The trailblazing lesbian novelist Radclyffe Hall and her lover, Una Troubridge, made their home at the English seaside town and counted the local priest as a friend and confidant. But the accommodation wouldn’t last.
Last month the first report of the Independent Inquiry into Child Sexual Abuse revealed the dreadful consequences of sending vulnerable young children to make new lives in the distant corners of the world. Why did church leaders and charities support this policy for so long?
In a relatively poor and ethnically mixed area of Glasgow there is a community that had been forced to live on the periphery of the periphery. But now a project set up by Vincentian sisters is bearing fruit and helping the ethnic group’s women and children come in from the cold
This winter, as a peace delegate from Voices for Creative Nonviolence UK, I visited the Afghan Peace Volunteers (APV) in Kabul, a community of about over thirty-fivesixty young men and women, who, at the same time as completing their studies, run the projects of the Borderfree Centre.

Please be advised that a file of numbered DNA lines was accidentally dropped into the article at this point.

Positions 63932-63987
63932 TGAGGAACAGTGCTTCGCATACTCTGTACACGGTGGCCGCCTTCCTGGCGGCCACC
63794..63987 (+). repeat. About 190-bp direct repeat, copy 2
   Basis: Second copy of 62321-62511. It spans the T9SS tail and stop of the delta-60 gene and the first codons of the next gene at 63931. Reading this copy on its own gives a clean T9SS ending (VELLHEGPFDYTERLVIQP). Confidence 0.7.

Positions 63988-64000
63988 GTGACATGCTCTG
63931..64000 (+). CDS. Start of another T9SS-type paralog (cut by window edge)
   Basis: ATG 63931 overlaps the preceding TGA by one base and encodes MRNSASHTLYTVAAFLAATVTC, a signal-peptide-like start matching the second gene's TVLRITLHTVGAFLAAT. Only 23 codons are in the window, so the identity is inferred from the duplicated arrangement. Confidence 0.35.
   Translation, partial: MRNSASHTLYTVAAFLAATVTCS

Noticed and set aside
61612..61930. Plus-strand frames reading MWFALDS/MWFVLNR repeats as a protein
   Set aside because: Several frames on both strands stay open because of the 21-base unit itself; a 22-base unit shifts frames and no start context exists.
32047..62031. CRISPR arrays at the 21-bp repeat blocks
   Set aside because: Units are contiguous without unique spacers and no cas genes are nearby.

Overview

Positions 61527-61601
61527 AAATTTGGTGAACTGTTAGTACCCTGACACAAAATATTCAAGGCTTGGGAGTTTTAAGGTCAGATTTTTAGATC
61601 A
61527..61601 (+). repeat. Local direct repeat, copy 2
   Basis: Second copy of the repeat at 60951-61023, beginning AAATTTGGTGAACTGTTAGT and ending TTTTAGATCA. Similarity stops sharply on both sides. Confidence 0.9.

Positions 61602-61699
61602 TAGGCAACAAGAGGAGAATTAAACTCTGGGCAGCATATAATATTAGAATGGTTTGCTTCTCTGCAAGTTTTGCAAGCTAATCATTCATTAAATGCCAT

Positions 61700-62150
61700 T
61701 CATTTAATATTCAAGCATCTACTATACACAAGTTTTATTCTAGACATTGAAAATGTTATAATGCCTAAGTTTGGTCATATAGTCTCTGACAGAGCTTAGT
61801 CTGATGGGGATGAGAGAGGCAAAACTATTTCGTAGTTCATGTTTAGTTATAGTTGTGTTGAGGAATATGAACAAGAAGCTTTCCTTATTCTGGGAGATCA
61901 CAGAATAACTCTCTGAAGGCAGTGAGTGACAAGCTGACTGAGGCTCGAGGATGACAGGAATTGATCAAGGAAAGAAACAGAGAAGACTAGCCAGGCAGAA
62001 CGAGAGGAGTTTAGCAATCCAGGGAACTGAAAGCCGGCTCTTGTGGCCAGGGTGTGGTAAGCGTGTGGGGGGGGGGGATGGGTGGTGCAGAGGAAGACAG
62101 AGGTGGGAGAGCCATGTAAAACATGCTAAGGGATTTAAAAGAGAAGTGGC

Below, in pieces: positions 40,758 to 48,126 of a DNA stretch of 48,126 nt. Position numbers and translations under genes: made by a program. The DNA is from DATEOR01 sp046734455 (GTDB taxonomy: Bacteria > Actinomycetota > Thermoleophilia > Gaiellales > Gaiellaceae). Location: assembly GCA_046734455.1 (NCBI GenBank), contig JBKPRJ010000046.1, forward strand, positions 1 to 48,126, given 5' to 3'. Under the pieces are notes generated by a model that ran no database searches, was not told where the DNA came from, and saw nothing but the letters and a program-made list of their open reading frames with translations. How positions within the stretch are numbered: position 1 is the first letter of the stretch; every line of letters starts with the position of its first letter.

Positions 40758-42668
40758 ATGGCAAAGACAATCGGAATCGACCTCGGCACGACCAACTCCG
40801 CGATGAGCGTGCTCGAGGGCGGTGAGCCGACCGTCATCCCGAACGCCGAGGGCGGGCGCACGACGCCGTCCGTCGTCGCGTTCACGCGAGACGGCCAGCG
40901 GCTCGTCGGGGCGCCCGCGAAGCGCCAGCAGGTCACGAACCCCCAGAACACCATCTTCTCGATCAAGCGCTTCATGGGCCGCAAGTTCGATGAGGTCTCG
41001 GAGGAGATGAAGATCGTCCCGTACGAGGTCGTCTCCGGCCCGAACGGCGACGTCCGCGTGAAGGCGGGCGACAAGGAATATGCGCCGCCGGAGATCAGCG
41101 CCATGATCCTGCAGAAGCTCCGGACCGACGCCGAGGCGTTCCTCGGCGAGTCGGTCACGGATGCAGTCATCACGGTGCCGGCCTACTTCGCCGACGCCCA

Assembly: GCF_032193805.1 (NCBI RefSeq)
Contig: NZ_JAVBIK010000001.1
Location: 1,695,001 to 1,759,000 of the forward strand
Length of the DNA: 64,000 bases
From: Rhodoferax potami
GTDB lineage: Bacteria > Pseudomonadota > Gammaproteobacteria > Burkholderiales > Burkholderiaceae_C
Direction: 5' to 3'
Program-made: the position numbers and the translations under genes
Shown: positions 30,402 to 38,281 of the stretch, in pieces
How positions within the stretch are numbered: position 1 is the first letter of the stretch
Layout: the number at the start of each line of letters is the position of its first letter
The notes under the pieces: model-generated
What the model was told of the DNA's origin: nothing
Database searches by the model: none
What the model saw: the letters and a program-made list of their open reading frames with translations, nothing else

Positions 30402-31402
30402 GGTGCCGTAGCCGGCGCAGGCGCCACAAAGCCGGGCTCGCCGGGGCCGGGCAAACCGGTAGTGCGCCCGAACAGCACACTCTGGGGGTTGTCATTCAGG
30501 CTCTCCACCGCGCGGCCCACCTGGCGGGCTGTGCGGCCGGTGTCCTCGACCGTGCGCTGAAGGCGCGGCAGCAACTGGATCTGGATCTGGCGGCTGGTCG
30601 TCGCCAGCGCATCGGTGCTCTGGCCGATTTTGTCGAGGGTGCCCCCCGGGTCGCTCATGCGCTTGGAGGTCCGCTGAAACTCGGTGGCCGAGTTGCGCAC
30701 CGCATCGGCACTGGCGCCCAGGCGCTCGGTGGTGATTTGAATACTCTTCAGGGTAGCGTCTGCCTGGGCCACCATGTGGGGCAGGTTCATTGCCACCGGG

When Emile Zola published “J’accuse…!”, his open letter to the French president concerning the Dreyfus affair, he hoped to provoke a prosecution for libel that would cause the notorious case to be re-examined.
The Chaldean Catholic Patriarch has visited Christian villages of the Nineveh Plain that were reclaimed last week during a military offensive aimed at reconquering the Iraqi city of Mosul from Islamic State, writes Ellen Teague.
The Government’s inquiry into sexual abuse of children – initiated by the Prime Minister when she was Home Secretary – is in yet more disarray after the loss of its leading counsel. Here, an expert urges those in charge to learn from the Church’s more practical action
George Orwell was, for once, wrong. In his 1946 essay, “The decline of the English murder”, he designated 1850-1925 as an “Elizabethan age” of murder, whose perpetrators – Jack the Ripper, Dr Crippen, Joseph Smith and Mrs Maybrick among his nine – had stood the test of time.